ATF/AML Update
June 2022 Charity & NFP Law Update
Published on June 29 2022

By Terrance S. Carter, Nancy E. Claridge and Sean S. Carter
   
 

Urgent Recommendation that Federal Government Allow Humanitarian Efforts in Afghanistan

A report from the House of Common’s Special Committee on Afghanistan, “Honouring Canada’s Legacy in Afghanistan: Responding to the Humanitarian Crisis and Helping People Reach Safety” released in June 2022 (the “Report”) recommends that Canada take immediate action to provide clarity and assurance so that Canadian organizations can deliver humanitarian assistance to Afghanistan without fear of prosecution under Canada’s anti-terrorism laws. Following the return to power of the Taliban in Afghanistan in August 2021, several crises ensued, including a dire need for humanitarian aid. A report on Afghanistan was commissioned by the House of Commons on December 8, 2021 and subsequently released in June 2022.

The report is extensive, with 37 recommendations for the federal government and 117 pages of content. It notes that having a designated terrorist entity (the Taliban) controlling an entire state apparatus “is [virtually] an unprecedented situation.” The Canadian humanitarian organizations who testified to the Special Committee “urgently called for the Government of Canada to provide clarity and assurances in relation to Canada’s sanctions and anti-terrorism financing law and regulations” noting that without such actions, they could not operate in Afghanistan. These organizations explained that Canada’s actions were “out of step” with international practices and that what exemptions to legislation might be available to them involved lengthy processes, did not specifically concern humanitarian actions, and would not mitigate risk to charities under legislation such as the Criminal Code. Many of these humanitarian organizations had also been provided with interpretations from Global Affairs Canada indicating that they were prohibited from using any Canadian funding to directly or indirectly pay ordinary and incidental taxes linked to humanitarian work, such as taxes on rent or salaries. However, without the ability to pay taxes, the humanitarian operations of these organizations would be impeded and face increased risks. Even funding directed from Canada to the United Nations system (such as UNICEF), which enjoys distinct privileges and immunities, could only be used for expenses outside of Afghanistan.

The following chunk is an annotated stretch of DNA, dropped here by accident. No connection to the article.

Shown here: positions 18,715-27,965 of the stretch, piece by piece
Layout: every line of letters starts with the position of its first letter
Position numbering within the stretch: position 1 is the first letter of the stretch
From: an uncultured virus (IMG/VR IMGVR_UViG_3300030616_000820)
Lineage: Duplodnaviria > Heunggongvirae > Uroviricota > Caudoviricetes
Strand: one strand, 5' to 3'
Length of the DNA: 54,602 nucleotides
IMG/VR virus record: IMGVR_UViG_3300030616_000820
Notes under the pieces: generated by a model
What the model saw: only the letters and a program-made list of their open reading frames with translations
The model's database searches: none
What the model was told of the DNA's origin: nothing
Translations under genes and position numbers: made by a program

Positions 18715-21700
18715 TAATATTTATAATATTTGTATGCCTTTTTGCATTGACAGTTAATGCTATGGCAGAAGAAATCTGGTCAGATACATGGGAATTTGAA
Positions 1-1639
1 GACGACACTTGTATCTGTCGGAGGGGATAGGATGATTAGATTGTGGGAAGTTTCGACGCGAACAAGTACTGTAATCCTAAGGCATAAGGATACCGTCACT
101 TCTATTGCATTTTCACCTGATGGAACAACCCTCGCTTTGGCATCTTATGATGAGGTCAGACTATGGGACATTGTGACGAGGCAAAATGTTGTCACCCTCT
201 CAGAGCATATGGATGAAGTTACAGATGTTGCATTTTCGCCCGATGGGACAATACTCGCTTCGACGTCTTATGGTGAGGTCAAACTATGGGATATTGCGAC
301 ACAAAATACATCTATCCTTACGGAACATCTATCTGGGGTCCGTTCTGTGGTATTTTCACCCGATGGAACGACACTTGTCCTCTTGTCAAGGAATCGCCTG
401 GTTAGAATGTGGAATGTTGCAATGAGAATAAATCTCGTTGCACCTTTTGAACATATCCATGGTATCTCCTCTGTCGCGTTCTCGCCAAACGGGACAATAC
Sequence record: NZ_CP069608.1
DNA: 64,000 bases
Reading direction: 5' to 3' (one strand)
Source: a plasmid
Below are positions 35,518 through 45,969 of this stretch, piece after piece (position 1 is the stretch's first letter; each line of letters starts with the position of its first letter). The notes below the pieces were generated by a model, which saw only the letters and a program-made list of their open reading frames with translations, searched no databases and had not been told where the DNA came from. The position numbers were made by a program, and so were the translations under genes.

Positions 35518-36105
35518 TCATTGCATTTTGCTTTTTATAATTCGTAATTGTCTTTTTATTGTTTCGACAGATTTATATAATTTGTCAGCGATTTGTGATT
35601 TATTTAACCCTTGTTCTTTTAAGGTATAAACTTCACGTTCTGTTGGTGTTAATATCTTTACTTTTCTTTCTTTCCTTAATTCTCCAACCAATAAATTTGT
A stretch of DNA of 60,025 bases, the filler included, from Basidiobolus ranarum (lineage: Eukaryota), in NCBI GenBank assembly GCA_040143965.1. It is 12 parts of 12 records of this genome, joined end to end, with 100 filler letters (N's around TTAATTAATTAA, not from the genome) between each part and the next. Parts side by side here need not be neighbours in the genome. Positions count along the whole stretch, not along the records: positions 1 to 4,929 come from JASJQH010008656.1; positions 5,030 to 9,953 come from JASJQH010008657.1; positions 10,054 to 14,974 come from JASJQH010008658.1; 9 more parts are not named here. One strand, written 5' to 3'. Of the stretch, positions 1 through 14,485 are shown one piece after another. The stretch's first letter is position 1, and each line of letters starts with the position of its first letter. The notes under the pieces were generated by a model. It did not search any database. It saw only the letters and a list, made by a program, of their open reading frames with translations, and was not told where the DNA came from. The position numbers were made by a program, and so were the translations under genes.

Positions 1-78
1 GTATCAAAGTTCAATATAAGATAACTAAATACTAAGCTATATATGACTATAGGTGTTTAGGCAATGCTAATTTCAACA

Following its review, the Special Committee expressed its concerns that “many months have passed since the Taliban takeover in Afghanistan, [and] the needs of the population are known to be dire.” Therefore, it made three recommendations:

Recommendation 9

That the Government of Canada act immediately to implement United Nations Security Council Resolution 2615 [which acknowledges the humanitarian crisis in Afghanistan and decides that provision of humanitarian assistance to Afghanistan does not violate past UN resolutions that affirmed freezing the assets of the Taliban and associated entities].

Recommendation 10

That the Government of Canada act immediately to ensure that registered Canadian organizations have the clarity and assurances needed–such as carve-outs or exemptions–to deliver humanitarian assistance and meet basic needs in Afghanistan without fear of prosecution for violating Canada’s anti-terrorism laws.

Recommendation 11

That the Government of Canada review the anti-terrorism financing provisions under the Criminal Code and urgently take any legislative steps necessary to ensure those provisions do not unduly restrict legitimate humanitarian action that complies with international humanitarian principles and law.

Readers are encouraged to read the Report in its entirety which also covers other areas of concern, such as refugee resettlement efforts. In light of the dire humanitarian needs in Afghanistan, it is hoped that the Government of Canada will act quickly on the recommendations in the Report.

Paper from UN Special Rapporteur Raises Concerns about Misuse of AML/ATF Legislation